Any marketing department will benefit from a common measurement architecture—a decision-making framework used across the organization that matches a set of appropriate metrics (and by extension analytical tools and techniques, such as response modeling, brand tracking, and competitive benchmarking) with the most frequent marketing decisions. The measurement architecture helps sidestep another common pitfall: the tyranny of random facts, a common corporate phenomenon in which different marketing managers each cite a fact or data point revealed by some unique tool or model as ­evidence of the great job they are doing. It’s not that the facts are wrong; they may be totally valid. However, there is no clear way to compare one fact with another or even to know whether they are appropriate reference points for the issue at hand.

In our view, there are three types of marketing decision—strategic, tactical, and ­operational—that are typically made at ­different levels of the organization and ­according to different calendars. (See Exhibit 1.) Strategic decisions tend to involve the significant reallocation of marketing budgets and take place as part of the fiscal budgeting cycle. Tactical decisions typically occur many times throughout the year; they are course corrections for campaign spending levels, mix, timing, and messaging. Operational decisions, such as those concerning particular media or channels, can occur daily—or even hourly in today’s increasingly digital context. In addition, the availability of near-real-time data shifts much of a company’s focus to short-term operational priorities, which can upset the necessary balance between a short- and longer-term view of overall marketing ­strategy and objectives.

A measurement architecture provides marketers with a framework that defeats the tyranny of random facts by laying out which marketing decisions should be made at which time, based on which metrics, and fed by which tools and data. Once such an architecture is established, it becomes relatively straightforward to develop the analytical infrastructure to bring it to life across the entire organization. We find that many of our clients are increasingly able to focus on how to use software platforms to put data, tools, and insights into the hands of marketing decision makers at each level of the measurement architecture across brands and markets around the world.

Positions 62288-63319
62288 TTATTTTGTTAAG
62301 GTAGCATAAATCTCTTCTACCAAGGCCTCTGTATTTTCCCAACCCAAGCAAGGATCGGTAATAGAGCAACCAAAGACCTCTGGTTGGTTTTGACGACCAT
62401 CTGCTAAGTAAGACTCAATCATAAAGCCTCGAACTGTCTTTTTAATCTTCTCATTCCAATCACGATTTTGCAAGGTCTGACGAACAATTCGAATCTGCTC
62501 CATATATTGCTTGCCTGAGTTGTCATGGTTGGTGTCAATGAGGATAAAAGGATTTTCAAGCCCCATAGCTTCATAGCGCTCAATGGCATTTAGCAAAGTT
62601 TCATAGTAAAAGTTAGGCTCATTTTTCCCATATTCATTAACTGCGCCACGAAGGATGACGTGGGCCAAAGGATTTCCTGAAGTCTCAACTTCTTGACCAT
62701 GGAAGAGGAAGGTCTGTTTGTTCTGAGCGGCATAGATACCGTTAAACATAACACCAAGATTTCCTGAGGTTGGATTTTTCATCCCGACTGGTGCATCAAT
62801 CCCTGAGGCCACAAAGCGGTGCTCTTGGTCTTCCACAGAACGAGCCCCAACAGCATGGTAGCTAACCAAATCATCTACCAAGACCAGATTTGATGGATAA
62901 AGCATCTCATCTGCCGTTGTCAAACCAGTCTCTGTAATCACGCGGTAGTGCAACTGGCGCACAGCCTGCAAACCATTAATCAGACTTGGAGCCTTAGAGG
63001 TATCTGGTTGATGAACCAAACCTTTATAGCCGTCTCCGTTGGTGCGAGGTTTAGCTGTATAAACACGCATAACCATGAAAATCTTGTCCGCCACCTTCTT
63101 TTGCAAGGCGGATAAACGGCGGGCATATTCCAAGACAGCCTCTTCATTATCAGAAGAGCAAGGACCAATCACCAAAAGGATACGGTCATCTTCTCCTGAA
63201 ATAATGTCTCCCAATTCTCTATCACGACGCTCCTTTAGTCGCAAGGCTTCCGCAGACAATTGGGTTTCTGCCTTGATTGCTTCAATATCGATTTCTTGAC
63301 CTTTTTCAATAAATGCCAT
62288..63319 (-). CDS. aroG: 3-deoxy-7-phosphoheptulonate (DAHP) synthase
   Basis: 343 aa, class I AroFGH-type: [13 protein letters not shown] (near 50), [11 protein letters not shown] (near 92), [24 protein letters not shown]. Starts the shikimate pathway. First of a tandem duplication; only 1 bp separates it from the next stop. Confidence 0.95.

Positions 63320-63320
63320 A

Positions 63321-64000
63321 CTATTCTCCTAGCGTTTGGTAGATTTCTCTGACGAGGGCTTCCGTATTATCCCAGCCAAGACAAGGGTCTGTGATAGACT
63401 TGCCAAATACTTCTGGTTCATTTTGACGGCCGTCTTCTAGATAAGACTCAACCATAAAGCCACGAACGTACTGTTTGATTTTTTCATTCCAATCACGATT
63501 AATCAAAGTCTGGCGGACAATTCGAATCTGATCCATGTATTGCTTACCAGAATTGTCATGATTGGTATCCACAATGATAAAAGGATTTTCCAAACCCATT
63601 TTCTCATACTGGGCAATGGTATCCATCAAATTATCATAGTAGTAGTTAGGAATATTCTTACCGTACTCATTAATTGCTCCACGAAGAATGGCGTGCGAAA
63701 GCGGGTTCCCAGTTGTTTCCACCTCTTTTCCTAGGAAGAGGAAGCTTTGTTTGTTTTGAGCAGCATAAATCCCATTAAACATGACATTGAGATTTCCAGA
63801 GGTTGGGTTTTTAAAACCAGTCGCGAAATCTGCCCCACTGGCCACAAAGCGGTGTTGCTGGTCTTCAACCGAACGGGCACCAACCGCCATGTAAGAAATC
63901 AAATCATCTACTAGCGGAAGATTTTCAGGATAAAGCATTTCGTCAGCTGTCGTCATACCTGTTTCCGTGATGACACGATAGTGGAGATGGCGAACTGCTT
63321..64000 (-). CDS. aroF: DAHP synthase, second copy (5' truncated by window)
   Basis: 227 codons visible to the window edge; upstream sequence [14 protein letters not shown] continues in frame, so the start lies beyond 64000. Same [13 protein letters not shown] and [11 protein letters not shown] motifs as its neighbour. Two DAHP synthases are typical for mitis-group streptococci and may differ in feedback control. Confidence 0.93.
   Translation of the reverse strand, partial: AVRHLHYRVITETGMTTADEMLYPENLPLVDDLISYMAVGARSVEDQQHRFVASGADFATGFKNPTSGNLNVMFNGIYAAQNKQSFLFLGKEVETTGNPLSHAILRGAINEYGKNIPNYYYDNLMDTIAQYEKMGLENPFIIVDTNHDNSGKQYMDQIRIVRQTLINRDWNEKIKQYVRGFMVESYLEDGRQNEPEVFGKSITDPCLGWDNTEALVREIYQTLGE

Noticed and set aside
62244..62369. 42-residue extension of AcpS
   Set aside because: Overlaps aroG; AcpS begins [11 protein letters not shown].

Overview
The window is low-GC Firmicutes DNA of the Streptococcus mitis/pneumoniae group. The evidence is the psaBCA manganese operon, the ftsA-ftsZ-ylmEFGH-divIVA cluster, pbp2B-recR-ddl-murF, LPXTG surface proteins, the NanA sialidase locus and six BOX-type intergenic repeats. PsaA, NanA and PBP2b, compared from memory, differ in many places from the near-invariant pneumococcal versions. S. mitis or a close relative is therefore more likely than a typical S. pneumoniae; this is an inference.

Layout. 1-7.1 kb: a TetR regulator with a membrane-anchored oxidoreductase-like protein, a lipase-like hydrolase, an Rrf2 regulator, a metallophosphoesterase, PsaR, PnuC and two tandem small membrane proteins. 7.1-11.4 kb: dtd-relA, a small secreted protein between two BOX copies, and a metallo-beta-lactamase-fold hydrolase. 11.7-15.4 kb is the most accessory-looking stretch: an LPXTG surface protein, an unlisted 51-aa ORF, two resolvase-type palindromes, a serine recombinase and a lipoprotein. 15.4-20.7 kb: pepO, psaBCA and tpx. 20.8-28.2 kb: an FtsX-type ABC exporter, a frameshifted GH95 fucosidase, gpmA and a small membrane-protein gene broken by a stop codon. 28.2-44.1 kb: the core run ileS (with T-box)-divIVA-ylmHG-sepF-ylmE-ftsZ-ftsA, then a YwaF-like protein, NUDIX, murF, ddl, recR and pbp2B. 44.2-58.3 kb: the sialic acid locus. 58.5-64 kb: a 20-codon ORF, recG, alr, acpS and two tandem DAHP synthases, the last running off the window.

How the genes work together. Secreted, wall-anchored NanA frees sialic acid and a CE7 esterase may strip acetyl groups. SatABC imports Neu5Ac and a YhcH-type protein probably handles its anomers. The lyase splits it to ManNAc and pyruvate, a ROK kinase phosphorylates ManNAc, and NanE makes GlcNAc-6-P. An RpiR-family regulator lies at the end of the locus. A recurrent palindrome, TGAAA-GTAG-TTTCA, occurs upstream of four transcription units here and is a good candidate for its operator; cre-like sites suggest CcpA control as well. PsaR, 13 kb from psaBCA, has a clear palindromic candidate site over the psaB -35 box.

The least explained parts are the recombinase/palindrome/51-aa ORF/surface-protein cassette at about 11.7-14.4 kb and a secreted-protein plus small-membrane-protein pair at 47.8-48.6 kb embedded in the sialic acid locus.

Set Your Metrics and Tools…

Marketers can choose from a seemingly endless selection of tools and metrics, which has several consequences, few of them productive. One is uncertainty: Which tool is the best? Another is com­plexity: Why not use multiple tools, given that they are available? A third is complacency: marketing managers often expect the numbers to tell them what to do rather than using analytics in a hypothesis-based manner to diagnose problems and change direction.

In our experience, marketing leaders can build a simple and effective set of tools and metrics by applying three selection criteria:

  • Relevance. Do the metrics or tools fit with your marketing philosophy?
  • Consistency. Will the metrics create comparability over time across brands, markets, and campaigns? Consistency also advances the adoption and understanding of metrics and tools as marketers get used to seeing the same reports and formats.